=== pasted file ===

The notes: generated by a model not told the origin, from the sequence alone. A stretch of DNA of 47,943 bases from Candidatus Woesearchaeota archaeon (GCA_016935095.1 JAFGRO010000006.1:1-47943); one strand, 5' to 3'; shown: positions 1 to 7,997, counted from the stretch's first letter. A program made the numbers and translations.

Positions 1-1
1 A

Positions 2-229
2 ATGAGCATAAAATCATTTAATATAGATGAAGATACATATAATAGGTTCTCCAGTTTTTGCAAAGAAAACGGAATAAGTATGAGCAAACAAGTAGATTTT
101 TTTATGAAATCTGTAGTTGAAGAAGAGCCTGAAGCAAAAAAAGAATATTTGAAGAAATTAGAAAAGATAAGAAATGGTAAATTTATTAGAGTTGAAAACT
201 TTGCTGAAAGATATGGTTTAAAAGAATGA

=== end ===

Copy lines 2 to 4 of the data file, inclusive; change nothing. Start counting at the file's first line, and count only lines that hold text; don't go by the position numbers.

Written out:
Positions 1-1
1 A

Positions 2-229